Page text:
On September 17, 1907, the Harley-Davidson Motor Company of Milwaukee was established with a notary. President became Walter Davidson, secretary and sales manager Arthur Davidson, William Harley chief engineer and William Davidson vice president and production manager. The shares, with an invested capital of US $ 14,200, were divided as follows:
Walter Davidson: 50 shares
Arthur Davidson: 47 shares
William A. Davidson: 40 shares
William S. Harley: 5 Shares
Harley-Davidson Factory Hall 1911
Walter Davidson with model 4 (1908)
In the same year, a larger property on Chestnut Street was purchased for production. In 1908, Walter Davidson won a consumption race in the displacement class up to 30.5 ci over 50 miles, in which he needed “one quart and one fluid ounce” (about 0.95 liters) of fuel with model 4 (1908) Total consumption from about 1.2 liters to 100 kilometers. The success of Walter Davidson (by “Rush with Time”) was praised in full-page advertisements. This was followed by the first orders for the supply of motorcycles for the police and the Bell Telephone Company; The company employed 18 full-time employees, two years later already 149. In 1912, the new building was moved to Juneau Avenue in Milwaukee.
The motorcycle production started in 1905 with the model 1. The single-cylinder engine mounted in a bicycle-like frame was driving the rear wheel directly via a belt. The motorcycle had no clutch. The ignition was powered by a battery. The designers put great emphasis on stability and quality, which gave the machines the reputation of reliable everyday devices. Because of its gray paint finish from 1906 onwards, and the relatively good sound attenuation for the pioneering days, the 440 cm³ engine was soon given the nickname “Silent Gray Fellow” (a “silent gray comrade”), originally designated by the manufacturer for model 7D.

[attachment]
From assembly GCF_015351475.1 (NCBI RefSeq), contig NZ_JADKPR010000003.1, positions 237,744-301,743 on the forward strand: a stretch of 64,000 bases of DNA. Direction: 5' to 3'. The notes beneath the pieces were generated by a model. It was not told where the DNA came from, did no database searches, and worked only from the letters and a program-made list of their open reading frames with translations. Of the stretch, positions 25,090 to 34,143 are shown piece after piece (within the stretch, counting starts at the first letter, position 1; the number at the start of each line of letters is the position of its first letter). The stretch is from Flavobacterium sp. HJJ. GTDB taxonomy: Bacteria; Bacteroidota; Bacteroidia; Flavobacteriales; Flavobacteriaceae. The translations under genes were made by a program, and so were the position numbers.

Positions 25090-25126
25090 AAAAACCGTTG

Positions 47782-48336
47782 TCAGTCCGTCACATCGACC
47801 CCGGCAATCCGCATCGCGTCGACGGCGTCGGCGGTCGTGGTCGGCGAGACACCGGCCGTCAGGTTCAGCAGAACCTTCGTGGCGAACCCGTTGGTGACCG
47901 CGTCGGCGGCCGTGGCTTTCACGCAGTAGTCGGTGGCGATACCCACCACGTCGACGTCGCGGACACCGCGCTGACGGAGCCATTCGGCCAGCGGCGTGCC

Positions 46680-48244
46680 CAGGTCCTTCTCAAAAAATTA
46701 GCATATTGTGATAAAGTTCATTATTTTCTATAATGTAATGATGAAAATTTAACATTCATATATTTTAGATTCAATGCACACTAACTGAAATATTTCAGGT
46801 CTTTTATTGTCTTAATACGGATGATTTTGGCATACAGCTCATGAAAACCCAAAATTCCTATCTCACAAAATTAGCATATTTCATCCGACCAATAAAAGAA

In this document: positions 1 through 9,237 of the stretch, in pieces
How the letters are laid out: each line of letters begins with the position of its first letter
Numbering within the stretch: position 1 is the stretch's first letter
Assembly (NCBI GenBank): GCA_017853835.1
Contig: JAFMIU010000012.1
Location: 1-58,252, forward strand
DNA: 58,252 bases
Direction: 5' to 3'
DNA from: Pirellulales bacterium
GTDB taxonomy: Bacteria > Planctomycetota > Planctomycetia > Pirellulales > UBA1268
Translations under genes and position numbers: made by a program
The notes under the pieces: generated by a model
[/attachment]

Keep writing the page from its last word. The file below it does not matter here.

With the model 4 1908 for the first time the William Harley reworked Sager-Cushion-Gabel was used. J. H. Sagers Patent of the Front Suspension Fork Forked March 26, 1907, Harley-Davidson took taciturn.
William, Walter and Arthur Davidson, W. Harley (from left to right), 1920
1913, two years after the V engine, the single cylinder received a controlled, hanging intake valve in the cylinder head (see Inlet over Exhaust). This type of valve control remained unchanged until production was set up in 1918. It was not until 1926 that Harley-Davidson produced a new single-cylinder engine with a displacement of 346 cm³. It was available in two versions: the IOE and the OHV, the first of its kind for Harley-Davidson. The OHV model, which was mainly used in races, got the nickname “Peashooter” (blowpipe) because of its exhaust noise. From 1930 to 1934 the last single-cylinder model with 493 cm³ displacement and side valves (Flathead) was manufactured. In 1948, after the Second World War, Harley-Davidson began producing a single-cylinder motorbike with a two-stroke engine based on the DKW RT 125, 1960 with single-cylinder four-wheelers after the takeover of Aermacchi.